Peregrine Church and his helpers Xack Fischer and Forest Tressider, he created Rainworks – rain-activated art and positive messages that stay hidden up until it starts raining.
His works are all created on the concrete of the streets and usually take form of inspiring messages for the public such as “Carpe Diem”, or fancy graphics depicting mostly water drops and sea life. The art can be mostly found around Washington. In his interview for the Huffington Post, Church stated that the main purpose of his creations is to transform rainy days into days people would look forward to. This way, he wants to try to make people happier.
To create this special rain-activated art and the happy messages, Church uses stencils and a super-hydrophobic coating that is non-toxic and ecofriendly. After spraying it on the concrete, the coating then prevents the area from getting wet. When dry, the designs remain hidden, but when the pavement is wet during the rain, they begin to appear slowly. Church said the projects work best on a new and light-colored concrete, where there is a more visible contrast between the dry and wet stages.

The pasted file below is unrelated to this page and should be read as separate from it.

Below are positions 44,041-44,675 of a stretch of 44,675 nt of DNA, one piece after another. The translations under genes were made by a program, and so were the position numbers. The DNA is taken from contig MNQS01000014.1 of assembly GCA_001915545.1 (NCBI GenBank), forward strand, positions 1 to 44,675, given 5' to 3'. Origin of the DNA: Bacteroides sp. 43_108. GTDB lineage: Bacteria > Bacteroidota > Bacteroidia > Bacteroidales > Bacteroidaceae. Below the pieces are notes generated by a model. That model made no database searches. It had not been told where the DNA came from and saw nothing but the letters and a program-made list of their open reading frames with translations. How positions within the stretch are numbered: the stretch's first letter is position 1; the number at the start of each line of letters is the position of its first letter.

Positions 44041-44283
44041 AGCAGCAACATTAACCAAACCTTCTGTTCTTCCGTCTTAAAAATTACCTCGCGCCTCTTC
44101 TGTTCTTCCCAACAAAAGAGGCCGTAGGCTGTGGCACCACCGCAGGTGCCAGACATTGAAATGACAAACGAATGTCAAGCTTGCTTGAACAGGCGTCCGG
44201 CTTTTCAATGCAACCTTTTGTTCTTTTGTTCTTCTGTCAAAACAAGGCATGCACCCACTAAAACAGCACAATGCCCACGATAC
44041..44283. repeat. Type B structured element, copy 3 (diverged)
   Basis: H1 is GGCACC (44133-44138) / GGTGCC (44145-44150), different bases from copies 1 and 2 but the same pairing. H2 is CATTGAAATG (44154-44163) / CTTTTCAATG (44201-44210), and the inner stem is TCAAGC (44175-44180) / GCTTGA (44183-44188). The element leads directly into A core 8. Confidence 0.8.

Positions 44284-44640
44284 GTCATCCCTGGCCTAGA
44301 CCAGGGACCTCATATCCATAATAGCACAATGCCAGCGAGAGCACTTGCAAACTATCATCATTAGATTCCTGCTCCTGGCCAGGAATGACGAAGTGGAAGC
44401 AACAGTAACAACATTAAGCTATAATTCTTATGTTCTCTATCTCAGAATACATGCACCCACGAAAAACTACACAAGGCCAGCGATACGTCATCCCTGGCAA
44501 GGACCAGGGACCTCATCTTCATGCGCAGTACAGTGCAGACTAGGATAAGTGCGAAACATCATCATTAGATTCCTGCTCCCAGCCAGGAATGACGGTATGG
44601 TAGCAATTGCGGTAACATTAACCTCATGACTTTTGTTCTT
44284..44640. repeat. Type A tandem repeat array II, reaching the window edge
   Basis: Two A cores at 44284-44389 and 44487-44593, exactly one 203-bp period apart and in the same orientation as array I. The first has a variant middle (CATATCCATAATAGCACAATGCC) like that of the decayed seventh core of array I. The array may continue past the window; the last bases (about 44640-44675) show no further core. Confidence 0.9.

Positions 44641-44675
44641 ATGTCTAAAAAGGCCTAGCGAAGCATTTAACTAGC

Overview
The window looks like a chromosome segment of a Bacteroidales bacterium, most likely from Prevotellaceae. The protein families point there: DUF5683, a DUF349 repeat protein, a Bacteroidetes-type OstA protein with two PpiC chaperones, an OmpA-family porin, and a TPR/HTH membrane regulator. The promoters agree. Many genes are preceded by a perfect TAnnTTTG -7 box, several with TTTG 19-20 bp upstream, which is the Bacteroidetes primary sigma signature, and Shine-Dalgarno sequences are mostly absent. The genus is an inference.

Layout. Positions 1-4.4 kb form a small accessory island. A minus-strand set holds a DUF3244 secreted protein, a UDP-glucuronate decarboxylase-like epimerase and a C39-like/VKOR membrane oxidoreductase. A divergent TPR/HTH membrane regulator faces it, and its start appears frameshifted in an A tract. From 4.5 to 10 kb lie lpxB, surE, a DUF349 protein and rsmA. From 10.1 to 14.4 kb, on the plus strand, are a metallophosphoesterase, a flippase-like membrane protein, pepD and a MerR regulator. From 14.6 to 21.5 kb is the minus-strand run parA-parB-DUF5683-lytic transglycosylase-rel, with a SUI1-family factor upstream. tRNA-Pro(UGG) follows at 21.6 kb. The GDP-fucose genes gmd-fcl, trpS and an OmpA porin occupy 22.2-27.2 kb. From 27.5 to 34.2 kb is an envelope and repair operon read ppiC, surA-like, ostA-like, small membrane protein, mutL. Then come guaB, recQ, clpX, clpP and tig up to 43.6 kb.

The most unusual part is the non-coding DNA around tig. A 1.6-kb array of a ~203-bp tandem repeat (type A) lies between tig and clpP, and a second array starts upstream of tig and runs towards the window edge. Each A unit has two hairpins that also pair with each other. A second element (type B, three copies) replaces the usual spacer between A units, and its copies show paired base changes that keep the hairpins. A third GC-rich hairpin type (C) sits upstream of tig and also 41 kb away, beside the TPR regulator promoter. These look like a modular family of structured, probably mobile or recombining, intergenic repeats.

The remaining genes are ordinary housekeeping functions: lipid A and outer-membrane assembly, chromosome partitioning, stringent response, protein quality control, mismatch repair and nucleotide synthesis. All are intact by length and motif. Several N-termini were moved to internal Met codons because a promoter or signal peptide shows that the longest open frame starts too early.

According to the Rainworks website, each Rainwork lasts for about 4 months to a year, depending on the amount of foot traffic it has to endure. The more the concrete gets used, the faster the art fades away. A Rainwork is the most vivid during its first couple of weeks, after that it slowly becomes subtler. And as Rainworks are only temporary and don’t harm the environment, they are perfectly legal. As the artist put it – it’s going to rain anyway. Why not do something fun with it?